–Amount of meat consumed by the average person worldwide 50 years ago: 45 pounds; today: 90.3 pounds.
–Amount of water needed to produce one pound of beef: approx. 1581 gallons
Amount of water needed to produce one pound of wheat: 102 gallons
(A.Y. Hoekstra and A.K. Chapagain, “Water Footprints of Nations,” 2006)
–Percentage of overall greenhouse gas emissions:
Due to animal agriculture: 51%
Due to vehicles (cars, trucks, trains, planes etc.): 13%
(World Watch / World Bank report) http://www.worldwatch.org/files/pdf/Livestock%20and%20Climate%20Change.pdf
–Percentage of nitrous oxide* generated by livestock: 65% (* Nitrous Oxide has nearly 300 times the global warming potential of carbon dioxide.) (UN Food and Agriculture Organization, Livestock’s Long Shadow, 2006)
–Percentage of methane* generated by livestock: 37% (* Methane has 23 times the global warming potential of carbon dioxide.) (UN Food and Agriculture Organization, Livestock’s Long Shadow, 2006)
–The average American diet produces more than 15 pounds of CO2 per day, which equals 5,600 pounds of CO2 emissions per person per year.
–A vegan diet results in eliminating 1.5 tons of CO2 emissions annually, or eight pounds per day, when compared with a non-vegan diet (Eshel G. and Martin P., Energy and Global Warming, 2006).
If everyone in the U.S. ate no meat for one day a week, it would be the equivalent of taking 5 million cars off the road.
- Meat-Centered Diet = SUV
- Vegetarian = mid-sized car
- Vegan = biking or walking
(Geophysicists Gidon Eshel & Pamela Martin from the University of Chicago, 2006.)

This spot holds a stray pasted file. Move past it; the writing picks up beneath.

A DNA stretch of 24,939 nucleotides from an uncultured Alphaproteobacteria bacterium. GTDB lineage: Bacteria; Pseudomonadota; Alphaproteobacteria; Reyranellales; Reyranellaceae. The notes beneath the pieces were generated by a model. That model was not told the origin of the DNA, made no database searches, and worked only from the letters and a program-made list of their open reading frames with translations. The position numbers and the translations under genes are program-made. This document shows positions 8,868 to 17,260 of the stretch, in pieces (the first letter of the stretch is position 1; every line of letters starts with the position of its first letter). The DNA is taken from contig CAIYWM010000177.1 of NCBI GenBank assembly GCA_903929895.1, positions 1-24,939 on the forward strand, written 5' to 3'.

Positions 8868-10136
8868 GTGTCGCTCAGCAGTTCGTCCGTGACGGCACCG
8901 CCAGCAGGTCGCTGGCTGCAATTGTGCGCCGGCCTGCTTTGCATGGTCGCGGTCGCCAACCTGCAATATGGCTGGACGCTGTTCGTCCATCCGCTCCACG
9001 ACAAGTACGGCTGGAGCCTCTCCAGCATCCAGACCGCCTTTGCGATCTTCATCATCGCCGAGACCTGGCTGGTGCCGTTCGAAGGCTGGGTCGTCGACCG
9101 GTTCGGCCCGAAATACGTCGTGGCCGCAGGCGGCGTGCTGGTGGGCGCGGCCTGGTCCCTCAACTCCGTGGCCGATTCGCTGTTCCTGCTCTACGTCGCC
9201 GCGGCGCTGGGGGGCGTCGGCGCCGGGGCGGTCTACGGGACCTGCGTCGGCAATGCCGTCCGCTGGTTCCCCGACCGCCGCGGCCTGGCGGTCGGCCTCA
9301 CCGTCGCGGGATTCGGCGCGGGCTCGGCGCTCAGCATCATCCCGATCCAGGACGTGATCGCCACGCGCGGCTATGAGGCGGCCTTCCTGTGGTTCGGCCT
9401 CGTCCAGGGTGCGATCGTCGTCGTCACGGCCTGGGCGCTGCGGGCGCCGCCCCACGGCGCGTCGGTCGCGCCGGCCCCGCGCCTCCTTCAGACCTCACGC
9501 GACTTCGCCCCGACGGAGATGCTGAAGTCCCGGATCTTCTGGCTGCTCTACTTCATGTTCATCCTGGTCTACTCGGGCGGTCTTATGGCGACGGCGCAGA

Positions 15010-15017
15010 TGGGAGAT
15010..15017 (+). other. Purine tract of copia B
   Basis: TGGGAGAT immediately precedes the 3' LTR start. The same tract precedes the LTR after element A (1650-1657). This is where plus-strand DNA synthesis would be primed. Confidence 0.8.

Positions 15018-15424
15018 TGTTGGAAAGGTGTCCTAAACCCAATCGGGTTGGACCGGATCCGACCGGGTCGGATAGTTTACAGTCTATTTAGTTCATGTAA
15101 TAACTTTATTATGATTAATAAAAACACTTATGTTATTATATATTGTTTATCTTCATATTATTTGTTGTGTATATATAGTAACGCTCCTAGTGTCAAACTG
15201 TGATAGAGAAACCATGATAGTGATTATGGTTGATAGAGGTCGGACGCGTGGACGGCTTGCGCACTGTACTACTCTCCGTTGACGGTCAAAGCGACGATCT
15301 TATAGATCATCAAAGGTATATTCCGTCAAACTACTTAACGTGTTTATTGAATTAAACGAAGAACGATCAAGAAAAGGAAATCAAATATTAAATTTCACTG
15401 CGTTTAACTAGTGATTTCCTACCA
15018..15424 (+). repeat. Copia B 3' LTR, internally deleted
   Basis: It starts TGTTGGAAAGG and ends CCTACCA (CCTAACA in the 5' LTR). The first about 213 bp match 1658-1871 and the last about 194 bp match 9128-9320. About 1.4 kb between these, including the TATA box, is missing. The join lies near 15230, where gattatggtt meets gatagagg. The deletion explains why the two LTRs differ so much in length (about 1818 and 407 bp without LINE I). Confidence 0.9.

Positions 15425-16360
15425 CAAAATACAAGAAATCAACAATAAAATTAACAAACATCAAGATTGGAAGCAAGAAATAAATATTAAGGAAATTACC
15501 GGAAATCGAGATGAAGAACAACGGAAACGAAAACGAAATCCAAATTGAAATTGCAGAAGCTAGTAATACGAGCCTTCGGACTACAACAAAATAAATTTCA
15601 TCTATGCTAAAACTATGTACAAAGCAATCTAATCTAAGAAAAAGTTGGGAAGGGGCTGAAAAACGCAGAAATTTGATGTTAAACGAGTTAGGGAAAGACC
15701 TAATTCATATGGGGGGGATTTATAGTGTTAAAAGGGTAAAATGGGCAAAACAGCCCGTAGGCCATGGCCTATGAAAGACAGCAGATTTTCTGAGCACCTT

Water Saved By a Plant-Based Diet
- Per Day*–
- Meat-Centered Diet = 4,000 gallons of water
- Vegetarian = 1,200 gallons of water
- Vegan = 300 gallons of water
- 2,500 gallons of water yields–
- 100 pounds of potatoes
- 50 pounds of fruit
- 1 pound of meat
(Presentation to the American Association For the Advancement of Science, G. Borgstrom.)
If everyone went vegetarian just for one day, the US would save:
- 100 billion gallons of water, enough to supply all the homes in New England for almost 4 months
- 1.5 billion pounds of crops otherwise fed to livestock, enough to feed the state of New Mexico for more than a year
- 70 million gallons of gas, enough to fuel all the cars of Canada and Mexico combined with plenty to spare
- 3 million acres of land, an area more than twice the size of Delaware
- 33 tons of antibiotics
If everyone went vegetarian just for one day, the US would prevent:
- Greenhouse gas emissions equivalent to 1.2 million tons of CO2, as much as produced by all of France
- 3 million tons of soil erosion and $70 million in resulting economic damages
- 4.5 million tons of animal excrement
- Almost 7 tons of ammonia emissions
(Physicist Noam Mohr, New York University Polytechnic Institute.)